Swimming beneath a school of scalloped hammerhead sharks is a dream for many divers. But for those diving the sea mounts along the tip of Baja, California, that dream has been out of reach for over a decade. The sharks (Sphyrna lewini) once moved through these waters in monumental numbers, but overfishing has seen them all but disappear in recent years. So when wildlife filmmaker Adam Ravetch heard rumour of a hammerhead gathering in the area, he had to check it out.

"At least in the last [decade], no one has seen many hammerheads here," he says. "But some of the old fisherman were saying they're still there. So I decided to go down and see if I could find them."

After days of diving with no sharks in sight, Ravetch started to lose hope ... but a strong current prompted him to try one more time. He recalls: "So we're waiting – about 30 minutes into it – and still, nothing was happening. And then, in the distance I see hammerheads ... not just one, but 40! This hadn't happened in [so long], and now we've got a shot that shows they may be coming back."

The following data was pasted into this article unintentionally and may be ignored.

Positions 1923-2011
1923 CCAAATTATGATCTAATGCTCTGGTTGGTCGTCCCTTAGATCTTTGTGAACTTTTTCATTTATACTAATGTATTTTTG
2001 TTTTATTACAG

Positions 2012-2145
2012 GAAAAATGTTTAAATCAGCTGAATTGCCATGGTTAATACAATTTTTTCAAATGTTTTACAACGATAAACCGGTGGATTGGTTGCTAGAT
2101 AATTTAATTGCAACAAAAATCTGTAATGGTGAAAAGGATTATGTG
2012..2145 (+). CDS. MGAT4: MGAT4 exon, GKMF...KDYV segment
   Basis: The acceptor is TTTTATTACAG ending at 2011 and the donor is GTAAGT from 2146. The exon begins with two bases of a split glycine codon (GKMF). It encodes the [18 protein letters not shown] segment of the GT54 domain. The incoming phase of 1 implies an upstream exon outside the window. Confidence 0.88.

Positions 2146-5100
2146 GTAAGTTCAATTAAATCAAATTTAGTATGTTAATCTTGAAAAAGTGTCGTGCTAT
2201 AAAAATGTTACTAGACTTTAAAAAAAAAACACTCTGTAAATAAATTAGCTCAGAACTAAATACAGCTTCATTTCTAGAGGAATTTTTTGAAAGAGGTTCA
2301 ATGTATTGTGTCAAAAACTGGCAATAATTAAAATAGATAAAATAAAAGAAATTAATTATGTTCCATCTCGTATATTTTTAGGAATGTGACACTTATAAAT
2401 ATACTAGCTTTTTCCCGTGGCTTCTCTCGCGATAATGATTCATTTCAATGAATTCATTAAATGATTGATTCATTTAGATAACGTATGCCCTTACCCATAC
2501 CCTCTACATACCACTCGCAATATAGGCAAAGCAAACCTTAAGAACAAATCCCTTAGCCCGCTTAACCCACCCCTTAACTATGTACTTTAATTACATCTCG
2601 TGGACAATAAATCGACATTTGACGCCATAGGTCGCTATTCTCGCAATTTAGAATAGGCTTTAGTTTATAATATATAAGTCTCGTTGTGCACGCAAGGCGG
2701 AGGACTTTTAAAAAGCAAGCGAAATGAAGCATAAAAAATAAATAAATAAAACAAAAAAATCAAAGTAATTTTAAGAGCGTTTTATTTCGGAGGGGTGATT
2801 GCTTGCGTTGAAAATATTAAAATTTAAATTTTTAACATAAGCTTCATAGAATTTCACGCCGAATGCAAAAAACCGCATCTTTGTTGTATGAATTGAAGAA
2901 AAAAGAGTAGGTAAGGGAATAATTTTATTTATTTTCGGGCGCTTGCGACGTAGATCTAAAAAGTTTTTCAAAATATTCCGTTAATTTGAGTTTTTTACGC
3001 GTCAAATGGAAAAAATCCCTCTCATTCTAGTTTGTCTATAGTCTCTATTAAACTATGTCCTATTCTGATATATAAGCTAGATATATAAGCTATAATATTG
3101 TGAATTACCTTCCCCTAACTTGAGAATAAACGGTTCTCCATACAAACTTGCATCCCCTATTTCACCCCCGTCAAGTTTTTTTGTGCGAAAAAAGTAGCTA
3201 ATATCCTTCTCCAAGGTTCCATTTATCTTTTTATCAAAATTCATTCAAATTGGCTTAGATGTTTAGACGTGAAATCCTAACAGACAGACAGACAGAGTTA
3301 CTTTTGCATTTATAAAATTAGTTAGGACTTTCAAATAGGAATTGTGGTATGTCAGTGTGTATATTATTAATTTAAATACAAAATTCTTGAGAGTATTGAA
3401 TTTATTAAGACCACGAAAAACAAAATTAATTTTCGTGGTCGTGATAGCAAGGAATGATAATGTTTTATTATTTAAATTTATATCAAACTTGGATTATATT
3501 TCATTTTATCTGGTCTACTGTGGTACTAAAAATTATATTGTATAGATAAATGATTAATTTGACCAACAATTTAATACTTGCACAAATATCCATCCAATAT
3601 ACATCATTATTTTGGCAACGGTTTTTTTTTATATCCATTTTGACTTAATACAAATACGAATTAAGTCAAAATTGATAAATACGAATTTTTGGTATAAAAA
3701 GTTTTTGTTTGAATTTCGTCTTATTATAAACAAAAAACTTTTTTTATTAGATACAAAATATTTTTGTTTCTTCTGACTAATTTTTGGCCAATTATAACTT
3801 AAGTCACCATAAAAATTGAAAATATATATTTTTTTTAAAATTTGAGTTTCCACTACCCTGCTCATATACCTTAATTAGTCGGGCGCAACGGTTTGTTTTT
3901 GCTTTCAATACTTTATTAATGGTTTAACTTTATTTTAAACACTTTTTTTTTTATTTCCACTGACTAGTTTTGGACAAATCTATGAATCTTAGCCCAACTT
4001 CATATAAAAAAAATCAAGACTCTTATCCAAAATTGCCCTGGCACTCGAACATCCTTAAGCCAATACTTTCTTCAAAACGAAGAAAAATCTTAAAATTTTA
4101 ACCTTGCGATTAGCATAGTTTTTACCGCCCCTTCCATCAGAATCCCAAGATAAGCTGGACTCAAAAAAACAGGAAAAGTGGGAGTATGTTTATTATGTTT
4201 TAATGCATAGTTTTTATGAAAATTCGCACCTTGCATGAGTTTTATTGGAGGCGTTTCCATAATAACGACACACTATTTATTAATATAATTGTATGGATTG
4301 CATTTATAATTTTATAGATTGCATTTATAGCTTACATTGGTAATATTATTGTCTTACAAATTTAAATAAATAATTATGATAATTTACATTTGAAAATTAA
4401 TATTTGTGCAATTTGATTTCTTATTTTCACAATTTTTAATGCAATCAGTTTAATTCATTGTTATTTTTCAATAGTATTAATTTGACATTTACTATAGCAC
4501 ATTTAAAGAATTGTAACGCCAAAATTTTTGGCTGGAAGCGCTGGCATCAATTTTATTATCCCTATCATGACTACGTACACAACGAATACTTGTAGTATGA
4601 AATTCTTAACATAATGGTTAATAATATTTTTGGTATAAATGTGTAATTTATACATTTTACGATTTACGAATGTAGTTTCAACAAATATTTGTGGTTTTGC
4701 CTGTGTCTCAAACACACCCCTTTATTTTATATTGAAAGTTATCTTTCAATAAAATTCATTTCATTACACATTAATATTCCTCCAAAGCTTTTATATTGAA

Scalloped hammerheads are among the most threatened of all long-distance swimmers, and have recently become the first species of shark protected by the US Endangerd Species Act. They've got a long way to go, but Revetch is hopeful that what he witnessed in California is the beginning of a turnaround for these sharks – the result of decades-long work by marine biologists, conservationists and policymakers to curb overfishing. "Without the overfishing, if hammerheads are starting to return, it will represent a change in the environment for Baja, California. It's still wild, it's still rich with possibility ... there's hope," Ravetch says.

Dr Christopher Lowe, director of the California State University Long Beach (CSULB) Shark Lab is also hopeful that this might be the case, though he does caution that the hammerhead sightings could be attributed to this year's El Niño-like conditions. "We had quite a few sightings of smooth hammerheads in southern California waters this summer, which are common during El Niño years."

But there is reason to be optimistic, he adds."It's possible that we're seeing some signs of population recovery due to fisheries restrictions. Mexico has been doing a little better in terms of shark fishing regulations."

Top header image: BlueRidgeKitties/Flickr

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